By LISA KLEIN
Light fixtures are an oft-overlooked part of home décor, but savvy interior designers know that they can be some of the most important elements in a room.
Not just for seeing when it gets dark, lighting can be the spark that electrifies the overall interior atmosphere.
“You can walk into a space and see the lighting and sometimes you don’t even notice it,” said Julia Buckingham, creative director and founder of Julia Buckingham Interiors, Chicago. “And then you walk into a space and you’re like, oh my gosh, that fixture illuminated the room. It created a beautiful moment for the space.”
Lighting the way
Ms. Buckingham calls lighting the “jewelry of the home,” but said many people neglect to add the proper accessories to pull their room together, especially in new-construction homes in which the contractor just threw something with bulbs up.
“Nobody knows quite what to do with the ceiling,” she said. “A lot of times people are very reticent for the ceiling to become the focal point. It’s a missed opportunity to have some fun!”
Although can lights are often necessary to illuminate a large space or dark corners, they do not do anything for the aesthetics of a room. Adding decorative ceiling fixtures to the mix can do a lot in terms of design.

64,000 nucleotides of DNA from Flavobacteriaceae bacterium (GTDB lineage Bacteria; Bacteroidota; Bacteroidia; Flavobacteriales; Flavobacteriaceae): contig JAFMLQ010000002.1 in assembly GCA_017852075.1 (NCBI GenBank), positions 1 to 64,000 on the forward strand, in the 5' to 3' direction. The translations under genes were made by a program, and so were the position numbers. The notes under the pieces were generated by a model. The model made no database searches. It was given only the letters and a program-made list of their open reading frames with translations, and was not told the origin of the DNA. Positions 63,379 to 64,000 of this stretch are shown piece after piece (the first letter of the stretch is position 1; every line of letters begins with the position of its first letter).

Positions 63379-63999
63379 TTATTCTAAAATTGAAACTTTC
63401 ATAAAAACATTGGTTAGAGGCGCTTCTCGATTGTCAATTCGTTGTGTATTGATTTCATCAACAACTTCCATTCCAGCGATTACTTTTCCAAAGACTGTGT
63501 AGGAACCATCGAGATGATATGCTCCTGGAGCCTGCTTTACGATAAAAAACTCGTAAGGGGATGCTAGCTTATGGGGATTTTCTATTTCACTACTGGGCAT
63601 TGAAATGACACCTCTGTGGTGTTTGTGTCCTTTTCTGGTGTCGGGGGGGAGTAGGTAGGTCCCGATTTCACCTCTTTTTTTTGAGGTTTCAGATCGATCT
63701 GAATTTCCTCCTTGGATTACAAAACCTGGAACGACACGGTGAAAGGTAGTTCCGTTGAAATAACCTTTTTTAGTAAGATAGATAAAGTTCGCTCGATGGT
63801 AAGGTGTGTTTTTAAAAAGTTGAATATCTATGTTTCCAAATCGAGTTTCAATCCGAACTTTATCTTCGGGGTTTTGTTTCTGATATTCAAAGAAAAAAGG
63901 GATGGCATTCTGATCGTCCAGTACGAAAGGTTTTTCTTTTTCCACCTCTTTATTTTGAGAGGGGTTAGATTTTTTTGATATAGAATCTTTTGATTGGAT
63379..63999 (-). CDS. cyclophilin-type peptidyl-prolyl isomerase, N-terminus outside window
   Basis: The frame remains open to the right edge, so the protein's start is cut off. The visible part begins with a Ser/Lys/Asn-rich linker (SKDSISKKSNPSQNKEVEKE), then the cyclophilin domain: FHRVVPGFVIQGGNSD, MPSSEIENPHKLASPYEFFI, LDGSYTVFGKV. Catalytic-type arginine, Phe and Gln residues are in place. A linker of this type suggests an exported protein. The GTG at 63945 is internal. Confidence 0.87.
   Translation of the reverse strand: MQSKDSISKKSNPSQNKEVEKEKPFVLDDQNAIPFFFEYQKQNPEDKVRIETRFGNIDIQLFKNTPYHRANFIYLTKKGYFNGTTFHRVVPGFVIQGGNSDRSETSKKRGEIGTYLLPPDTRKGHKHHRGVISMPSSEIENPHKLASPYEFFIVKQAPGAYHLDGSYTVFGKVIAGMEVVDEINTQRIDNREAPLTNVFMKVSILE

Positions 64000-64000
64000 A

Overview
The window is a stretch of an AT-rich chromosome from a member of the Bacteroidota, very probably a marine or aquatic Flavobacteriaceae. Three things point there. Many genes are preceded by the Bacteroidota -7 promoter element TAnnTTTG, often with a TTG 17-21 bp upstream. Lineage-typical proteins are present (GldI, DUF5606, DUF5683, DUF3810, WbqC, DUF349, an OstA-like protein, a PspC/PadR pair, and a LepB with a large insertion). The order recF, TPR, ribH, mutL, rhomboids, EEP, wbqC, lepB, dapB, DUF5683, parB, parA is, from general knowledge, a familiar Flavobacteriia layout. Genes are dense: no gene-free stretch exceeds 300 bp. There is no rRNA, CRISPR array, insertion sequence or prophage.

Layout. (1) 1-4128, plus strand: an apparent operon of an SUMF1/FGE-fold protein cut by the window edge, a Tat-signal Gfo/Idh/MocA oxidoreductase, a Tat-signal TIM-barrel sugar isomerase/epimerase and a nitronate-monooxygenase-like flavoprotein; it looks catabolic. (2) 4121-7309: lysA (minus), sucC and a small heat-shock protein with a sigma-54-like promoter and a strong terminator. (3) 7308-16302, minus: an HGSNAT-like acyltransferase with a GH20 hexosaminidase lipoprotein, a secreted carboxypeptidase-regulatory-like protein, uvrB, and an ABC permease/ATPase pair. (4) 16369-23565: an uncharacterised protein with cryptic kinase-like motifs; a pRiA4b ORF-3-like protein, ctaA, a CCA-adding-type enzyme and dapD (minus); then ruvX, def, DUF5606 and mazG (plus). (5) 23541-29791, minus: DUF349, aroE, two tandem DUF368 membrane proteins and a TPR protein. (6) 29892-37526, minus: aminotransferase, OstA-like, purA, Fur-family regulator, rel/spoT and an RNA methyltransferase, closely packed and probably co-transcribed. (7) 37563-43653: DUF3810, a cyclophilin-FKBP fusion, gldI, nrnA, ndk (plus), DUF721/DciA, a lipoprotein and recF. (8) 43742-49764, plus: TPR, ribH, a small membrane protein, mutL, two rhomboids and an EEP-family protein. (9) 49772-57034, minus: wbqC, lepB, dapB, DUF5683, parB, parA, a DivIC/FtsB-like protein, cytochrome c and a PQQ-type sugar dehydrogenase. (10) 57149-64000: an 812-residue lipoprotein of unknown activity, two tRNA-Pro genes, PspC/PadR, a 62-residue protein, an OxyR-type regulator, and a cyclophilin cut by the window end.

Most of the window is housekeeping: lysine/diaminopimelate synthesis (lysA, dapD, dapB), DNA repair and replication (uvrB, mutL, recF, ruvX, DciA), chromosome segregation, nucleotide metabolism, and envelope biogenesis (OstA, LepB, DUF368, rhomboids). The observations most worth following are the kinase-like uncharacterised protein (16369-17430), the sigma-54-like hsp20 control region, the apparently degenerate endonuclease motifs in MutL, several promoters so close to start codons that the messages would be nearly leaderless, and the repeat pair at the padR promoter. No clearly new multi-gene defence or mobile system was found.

Lights can be used to define separate spaces in an open-floor plan or add texture and interest in an area that is flat and one-dimensional. A large fixture hanging from the ceiling adds another layer to a space to draw the eye away from always looking at the same level.
“Lighting has become integral to a design project,” Ms. Buckingham said. “You just add an additional layer to make a space feel more three dimensional.
“It’s about layering, it’s about texture, it’s about adding something dramatic,” she said.
The chosen fixture and the way it is positioned in the room sets a mood for the whole space, so it is important to think about the overall theme or vibe. Scale and shape should be considered as well.
Ms. Buckingham usually goes for something large and unique to light up her spaces.
“I always look for something that is a little bigger than was anticipated, because that’s the best way to go,” she said. “People often make lighting too small.”
A mix of chandeliers, pendant lights, multi-tiered pieces and multiple fixtures rather than one all add even more texture and interest, and using vintage or colorful fixtures make for one-of-a-kind spaces.
Ms. Buckingham installed three vintage theater lights into a Chicago-area home for an unexpected touch, and has a multicolored blown-glass piece in her own Scottsdale, Arizona home that “looks like a little basket of candy.
“I just like things that are unusual and that nobody else has, and that people comment on, and really have the opportunity to be unique,” she said.
“Sometimes it’s kind of a surprise. It’s the idea of creating that little tiny bit of luxury in a space by adding the right illumination and the right piece. It is like adding a bangle to your wrist or a beautiful bauble to your finger.”
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